Today in OpenGov: Certifying What Works Cities, reviewing Mar-a-Lago, and more


In today's edition, we head to New York for the What Works Cities Summit, ask some questions about security at Mar-a-Lago, share a congressional wish list, and more…

What works cities

A number of Sunlighters are in New York for the 2017 What Works Cities Summit. The program, launched in 2015, now includes 77 cities. We are proud to have helped 50 of these cities open their data! The Summit is continuing today and you can follow along on Twitter at #WWCSummit17

  • Sunlight's Deputy Director Alex Howard shared our story, highlighting some of the work that we have done in cities ranging from San Jose, California to Buffalo, New York. You can view the slides from his presentation here.
  • What Works Cities certification. "What Works designed its newly-announced Certification program to recognize high-performing cities across [a number of] criteria, to create an objective standard of success, and to help cities at any point in the data journey understand how they can improve their practices." The program looks at performance across areas including open data, governance, analytics, results-driven contracting, and more. (Data-Smart City Solutions)
  • The road to open data in Des Moines, Iowa. On February 20th Des Moines, Iowa passed a resolution officially establishing the city's open data program. We were there to help them develop and implement an approach to open data that addresses the distinct challenges faced by city officials and the community they serve. Sunlight's Noel Isama shared the whole story on the Sunlight blog.


  • No one knows who goes to Mar-a-Lago… Turns out there's a clear reason why the White House hasn't released visitor logs for Mar-a-Lago, the "Winter White House" that President Trump has visited regularly in his first few months in office: the Secret Service doesn't keep them and doesn't seem that interested in starting. "Former U.S. Secret Service officials tell POLITICO that the agency isn't equipped — with the time or money — to do the kind of legwork that would be required to produce logs for the president’s clubs. Agents don’t do it when the president goes to a hotel or other events away from 1600 Pennsylvania Ave. And they don’t see the benefit in chasing down the names of every person that a member or party host brings in and who they vouch for as a legitimate guest." (POLITICO)
  • …But the GAO might start asking why. "The Government Accountability Office (GAO) will review how President Trump secures classified information when he visits his Mar-a-Lago club in Palm Beach, Fla., according to a Tuesday Reuters report…It will also look at how the Secret Service screens Mar-a-Lago guests and examine the expenses of government employees who travel to Florida with the president, according to a letter the agency sent to lawmakers on Friday." (The Hill)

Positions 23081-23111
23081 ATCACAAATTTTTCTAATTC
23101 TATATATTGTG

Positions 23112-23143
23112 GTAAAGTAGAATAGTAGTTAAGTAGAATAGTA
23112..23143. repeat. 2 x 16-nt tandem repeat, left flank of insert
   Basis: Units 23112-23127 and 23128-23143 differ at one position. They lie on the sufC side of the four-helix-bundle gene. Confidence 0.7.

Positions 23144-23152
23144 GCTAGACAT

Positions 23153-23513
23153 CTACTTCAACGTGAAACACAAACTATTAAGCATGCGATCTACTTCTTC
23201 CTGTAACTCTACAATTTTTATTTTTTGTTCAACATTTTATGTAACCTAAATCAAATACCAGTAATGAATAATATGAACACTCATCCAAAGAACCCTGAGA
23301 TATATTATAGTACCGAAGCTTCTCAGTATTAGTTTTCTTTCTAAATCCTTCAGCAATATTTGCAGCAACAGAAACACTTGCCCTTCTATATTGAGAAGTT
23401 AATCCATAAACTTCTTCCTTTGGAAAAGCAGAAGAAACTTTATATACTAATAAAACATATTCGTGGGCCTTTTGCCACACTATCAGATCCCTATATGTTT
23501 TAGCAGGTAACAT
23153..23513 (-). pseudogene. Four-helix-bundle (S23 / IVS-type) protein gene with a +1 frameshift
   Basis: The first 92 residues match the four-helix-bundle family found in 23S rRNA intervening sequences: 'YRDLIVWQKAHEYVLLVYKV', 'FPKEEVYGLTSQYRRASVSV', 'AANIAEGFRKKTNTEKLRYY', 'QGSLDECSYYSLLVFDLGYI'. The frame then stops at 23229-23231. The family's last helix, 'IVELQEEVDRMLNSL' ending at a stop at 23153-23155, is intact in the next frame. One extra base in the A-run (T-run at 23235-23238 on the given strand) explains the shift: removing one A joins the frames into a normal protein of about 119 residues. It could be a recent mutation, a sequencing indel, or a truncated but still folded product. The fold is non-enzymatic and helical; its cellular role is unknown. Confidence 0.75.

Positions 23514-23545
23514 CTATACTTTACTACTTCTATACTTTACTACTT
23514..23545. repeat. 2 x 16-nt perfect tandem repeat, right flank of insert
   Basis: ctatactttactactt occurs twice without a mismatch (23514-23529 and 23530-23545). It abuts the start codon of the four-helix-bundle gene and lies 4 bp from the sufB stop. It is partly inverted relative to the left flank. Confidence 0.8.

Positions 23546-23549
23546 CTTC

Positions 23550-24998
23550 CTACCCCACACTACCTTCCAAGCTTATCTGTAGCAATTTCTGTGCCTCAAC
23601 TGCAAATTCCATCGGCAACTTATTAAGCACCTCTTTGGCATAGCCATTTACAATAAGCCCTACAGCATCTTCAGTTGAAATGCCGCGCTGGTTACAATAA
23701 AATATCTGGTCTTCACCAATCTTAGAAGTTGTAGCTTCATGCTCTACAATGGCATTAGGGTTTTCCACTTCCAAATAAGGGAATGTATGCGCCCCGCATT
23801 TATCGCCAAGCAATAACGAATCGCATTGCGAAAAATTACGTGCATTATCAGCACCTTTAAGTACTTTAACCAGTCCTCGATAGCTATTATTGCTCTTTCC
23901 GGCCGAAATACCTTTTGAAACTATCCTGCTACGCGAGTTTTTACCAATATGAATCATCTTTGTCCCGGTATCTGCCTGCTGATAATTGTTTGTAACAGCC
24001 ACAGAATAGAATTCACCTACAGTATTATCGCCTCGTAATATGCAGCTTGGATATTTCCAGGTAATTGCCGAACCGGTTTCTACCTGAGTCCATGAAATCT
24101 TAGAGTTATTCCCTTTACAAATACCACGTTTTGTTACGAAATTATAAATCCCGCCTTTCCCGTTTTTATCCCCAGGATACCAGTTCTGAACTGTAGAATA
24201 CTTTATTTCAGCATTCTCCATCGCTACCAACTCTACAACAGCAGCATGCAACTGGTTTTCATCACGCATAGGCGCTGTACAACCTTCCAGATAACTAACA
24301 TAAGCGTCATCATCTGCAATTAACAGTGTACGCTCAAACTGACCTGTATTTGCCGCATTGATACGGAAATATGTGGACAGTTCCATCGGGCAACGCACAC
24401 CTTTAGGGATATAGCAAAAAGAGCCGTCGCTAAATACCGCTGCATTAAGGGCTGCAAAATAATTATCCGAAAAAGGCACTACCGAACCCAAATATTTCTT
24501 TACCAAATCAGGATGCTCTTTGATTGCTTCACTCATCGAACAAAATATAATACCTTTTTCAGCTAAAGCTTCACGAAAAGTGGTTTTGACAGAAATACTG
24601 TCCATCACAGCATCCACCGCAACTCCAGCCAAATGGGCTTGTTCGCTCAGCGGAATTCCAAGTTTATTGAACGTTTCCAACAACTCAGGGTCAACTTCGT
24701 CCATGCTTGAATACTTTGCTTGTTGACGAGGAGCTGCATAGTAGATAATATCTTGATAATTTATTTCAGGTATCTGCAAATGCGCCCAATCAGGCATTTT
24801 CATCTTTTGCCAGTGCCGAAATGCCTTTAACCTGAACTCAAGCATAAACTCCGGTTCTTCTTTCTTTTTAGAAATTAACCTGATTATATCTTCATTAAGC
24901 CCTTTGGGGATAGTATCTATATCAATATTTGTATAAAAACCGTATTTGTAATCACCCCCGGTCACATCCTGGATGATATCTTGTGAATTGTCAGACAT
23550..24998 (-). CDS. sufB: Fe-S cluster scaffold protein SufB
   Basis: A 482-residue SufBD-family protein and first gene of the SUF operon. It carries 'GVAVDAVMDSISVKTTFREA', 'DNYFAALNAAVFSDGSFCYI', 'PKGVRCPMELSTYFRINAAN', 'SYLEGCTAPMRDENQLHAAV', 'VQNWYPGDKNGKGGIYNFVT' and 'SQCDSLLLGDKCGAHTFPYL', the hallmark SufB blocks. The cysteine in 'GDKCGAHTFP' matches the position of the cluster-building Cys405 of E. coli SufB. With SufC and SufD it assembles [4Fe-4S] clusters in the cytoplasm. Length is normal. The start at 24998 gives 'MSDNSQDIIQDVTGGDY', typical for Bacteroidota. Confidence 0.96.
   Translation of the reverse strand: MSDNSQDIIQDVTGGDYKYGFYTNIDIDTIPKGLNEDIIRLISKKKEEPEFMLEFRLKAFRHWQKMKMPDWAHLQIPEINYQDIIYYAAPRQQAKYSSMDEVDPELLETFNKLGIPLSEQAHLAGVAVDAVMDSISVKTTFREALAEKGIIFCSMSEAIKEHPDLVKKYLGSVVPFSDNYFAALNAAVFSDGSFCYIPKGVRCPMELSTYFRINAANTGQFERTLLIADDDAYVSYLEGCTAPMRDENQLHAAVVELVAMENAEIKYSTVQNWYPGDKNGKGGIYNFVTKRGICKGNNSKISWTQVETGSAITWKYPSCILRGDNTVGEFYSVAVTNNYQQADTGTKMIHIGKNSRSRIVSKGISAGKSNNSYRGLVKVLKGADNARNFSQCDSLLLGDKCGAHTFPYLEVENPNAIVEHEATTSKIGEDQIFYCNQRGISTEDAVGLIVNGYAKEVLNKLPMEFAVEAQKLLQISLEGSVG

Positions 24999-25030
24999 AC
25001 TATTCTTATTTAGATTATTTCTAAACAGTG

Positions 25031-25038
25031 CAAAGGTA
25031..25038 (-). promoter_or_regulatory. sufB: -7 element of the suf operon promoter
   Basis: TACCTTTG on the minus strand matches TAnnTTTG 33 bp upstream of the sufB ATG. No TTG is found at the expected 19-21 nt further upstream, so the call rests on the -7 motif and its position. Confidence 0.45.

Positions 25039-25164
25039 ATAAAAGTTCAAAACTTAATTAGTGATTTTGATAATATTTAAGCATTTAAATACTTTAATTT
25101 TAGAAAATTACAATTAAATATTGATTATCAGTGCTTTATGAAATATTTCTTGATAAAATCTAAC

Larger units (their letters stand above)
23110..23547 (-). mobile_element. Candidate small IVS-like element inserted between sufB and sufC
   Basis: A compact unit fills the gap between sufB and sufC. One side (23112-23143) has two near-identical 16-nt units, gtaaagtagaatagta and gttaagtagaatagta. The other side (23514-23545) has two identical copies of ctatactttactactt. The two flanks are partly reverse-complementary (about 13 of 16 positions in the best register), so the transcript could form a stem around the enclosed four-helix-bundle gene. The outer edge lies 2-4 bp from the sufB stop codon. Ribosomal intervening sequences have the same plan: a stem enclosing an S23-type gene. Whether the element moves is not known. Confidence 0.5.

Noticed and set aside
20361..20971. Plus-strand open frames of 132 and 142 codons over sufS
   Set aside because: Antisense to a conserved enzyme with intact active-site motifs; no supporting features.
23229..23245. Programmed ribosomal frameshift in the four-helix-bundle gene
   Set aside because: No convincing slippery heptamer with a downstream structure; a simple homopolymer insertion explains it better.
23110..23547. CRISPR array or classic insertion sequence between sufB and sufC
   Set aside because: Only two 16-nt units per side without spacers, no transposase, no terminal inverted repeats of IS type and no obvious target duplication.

• Trump's FDA nominee will recuse himself in cases involving former clients. "The Trump administration’s nominee to lead the Food and Drug Administration plans to recuse himself for a year from FDA decisions on more than 20 companies, including some drug giants."  (Wall Street Journal)
  • Major news organizations are increasing security amid increased tensions. "Some national news organizations have recently increased their security for employees as tensions continue to run hot toward the media." Newspapers like the Washington Post and McClatchy as well as broadcasters including CNN have begun to take security more seriously with a noted boost in efforts in recent months. (POLITICO)
  • Investigative Reporters and Editors is saving, indexing data in anticipation of Trump tactics. "Under normal circumstances, IRE's database library is a repository for journalists and academics looking to flesh out their stories and research with solid facts. Lately, however, it's become a refuge for records experts who fear that officials in the Trump administration may delete or cease maintaining records." (Poynter)

Elsewhere in Washington

  • National Archives rethinks presidential records for the social media era. "President Donald Trump may be the most prolific Twitter user the Oval Office has seen, but the National Archives and Records Administration is currently grappling with how best to store the vast number of social media postings, emails and digital documents produced by his predecessor's White House." (Nextgov)
  • A legislative wishlist for the 115th Congress. The Project on Government Oversight released a "Baker's Dozen," worth of asks for the 115th Congress with a focus on protecting whistleblowers, reforming contracting and acquisition procedures, increased executive branch oversight, and more. (Project on Government Oversight)
  • Oversight hears that agencies are struggling with IT reform. "Testifying before the House Oversight Subcommittee on Information Technology on March 28, [David] Powner [head of IT oversight at the GAO] pointed to the still-limited management authorities, limited partnering with industry and IT workforce deficiencies as recurring themes of failed IT projects." (Federal Computer Week

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